Author: TL McMinn
The term “professionalism” began as a way for individuals to determine those who did and did not ”belong” to a certain profession and was often distinguished by the use of a shared language and expertise (Roiphe). The goal of professionalism was and still is, an act of silencing differences across race, creed, ability, socioeconomic status, and more, in an attempt to solely focus on being able to do the job. Supporters of “professionalism” claim that erasing differences would make it so that characteristics such as a proven commitment, intelligence, and moral worth would be all that mattered. However, professionalism has evolved from an occupation marker to a policing of how one conducts themselves (Sah). It is important to remember that these are not practices that were only done in the past; the invocation of professionalism and professional behavior is still used to control the actions of those who are systematically excluded in society broadly and labeled “unprofessional” in the workplace (Cheney & Ashcraft).
The continued “erasure” of differences within professionalism is an exclusionary practice performed in order to keep out those viewed as unfit or unworthy. This is why the idea of professionalism is, at its core, an act of assimilation. Professionalism standards assume Western, white, binaried masculinity/femininity, middle-class, Christian, heterosexual, and able-bodied norms of behavior. Because of this, these assumptions legitimize some behaviors while delegitimizing others (Goldstein Hode). These qualities are then hidden, disguised, or dismissed in the pursuit of “professionalism.” The eradication of the “uncomfortable” then forces those who do not “naturally” fit to feel as though they need to regulate their behavior and/or appearance in order to perform their jobs in a professional manner and can produce increased feelings of anxiety.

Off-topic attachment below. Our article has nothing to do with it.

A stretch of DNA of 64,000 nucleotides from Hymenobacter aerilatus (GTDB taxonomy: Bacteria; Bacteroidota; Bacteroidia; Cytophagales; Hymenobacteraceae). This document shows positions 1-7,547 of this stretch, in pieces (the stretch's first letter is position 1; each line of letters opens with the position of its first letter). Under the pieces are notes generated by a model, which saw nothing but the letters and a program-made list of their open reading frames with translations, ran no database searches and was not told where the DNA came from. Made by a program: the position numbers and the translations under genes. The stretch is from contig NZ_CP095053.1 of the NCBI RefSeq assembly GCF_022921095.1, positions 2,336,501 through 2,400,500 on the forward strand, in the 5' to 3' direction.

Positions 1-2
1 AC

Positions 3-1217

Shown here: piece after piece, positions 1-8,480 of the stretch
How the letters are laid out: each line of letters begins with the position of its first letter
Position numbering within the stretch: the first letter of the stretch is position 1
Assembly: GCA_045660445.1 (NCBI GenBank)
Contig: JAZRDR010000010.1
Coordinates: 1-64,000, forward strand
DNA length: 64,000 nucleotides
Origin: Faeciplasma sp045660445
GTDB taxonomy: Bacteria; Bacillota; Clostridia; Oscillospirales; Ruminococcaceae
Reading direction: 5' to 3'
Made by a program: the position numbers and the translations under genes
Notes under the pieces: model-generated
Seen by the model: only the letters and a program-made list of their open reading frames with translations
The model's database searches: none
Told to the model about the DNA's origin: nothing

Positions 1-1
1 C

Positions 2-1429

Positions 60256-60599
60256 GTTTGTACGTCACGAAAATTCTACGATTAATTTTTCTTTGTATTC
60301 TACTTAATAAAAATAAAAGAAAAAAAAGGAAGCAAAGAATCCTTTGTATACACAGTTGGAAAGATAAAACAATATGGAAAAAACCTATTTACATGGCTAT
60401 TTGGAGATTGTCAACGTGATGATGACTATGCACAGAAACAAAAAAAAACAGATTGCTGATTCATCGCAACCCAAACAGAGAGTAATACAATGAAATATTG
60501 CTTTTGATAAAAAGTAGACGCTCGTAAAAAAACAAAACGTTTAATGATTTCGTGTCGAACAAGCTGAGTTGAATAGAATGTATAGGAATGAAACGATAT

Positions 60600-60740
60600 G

Characteristics labeled “professional” are defined by fine lines. For example, the line between confidence and cockiness. Confidence is an attractive quality, particularly in a business setting, but a person who shows too much confidence can be labeled as cocky, which is not considered an attractive quality. These delegitimizations are particularly clear when examining instances of “unprofessional” behaviors or appearances in relation to Black folks who have had their hair criminalized, deemed “unkempt,” and “unprofessional” when worn in a natural or braided state. There are reasons why Black people wear their hair the way they do (protective/cultural), but we have been conditioned to believe that only white aspects of beauty are accepted and that Black aspects of beauty are not. “Professionalism” impacts religious freedoms through the restrictions of what should and should not be worn in a workplace, impacting an individual’s right to wear religious clothing for reasons of ‘safety’ (USAToday, NationalPost) and even ‘vanity’ (CTVNews, CNN). But for those that wear religious clothing, it is more than just a “fashion” choice that they are making, they are proudly displaying their faith and their connection to their belief system, and isn’t something that can just be taken off at work. Characteristics such as ‘poise’ — which includes the ability to maintain eye contact — don’t account for the fact that there are a lot of ways that a person can maintain focus and that just because a person is not looking at you does not mean that they are being unprofessional. Neurodivergent folks often have trouble maintaining eye contact because staring into someone’s eyes is uncomfortable, distracting, and can be physically painful, so instead, they look away which allows them to give a person their undivided attention. Similarly, the standards of “professional” communication skills often fail to create space for people who stutter, have a thick accent, or speak in a dialect that may be associated with a lower socioeconomic class. These attributes automatically assume that the way they communicate would not align with “professionalism” because they do not align with Western ideas of proper speech,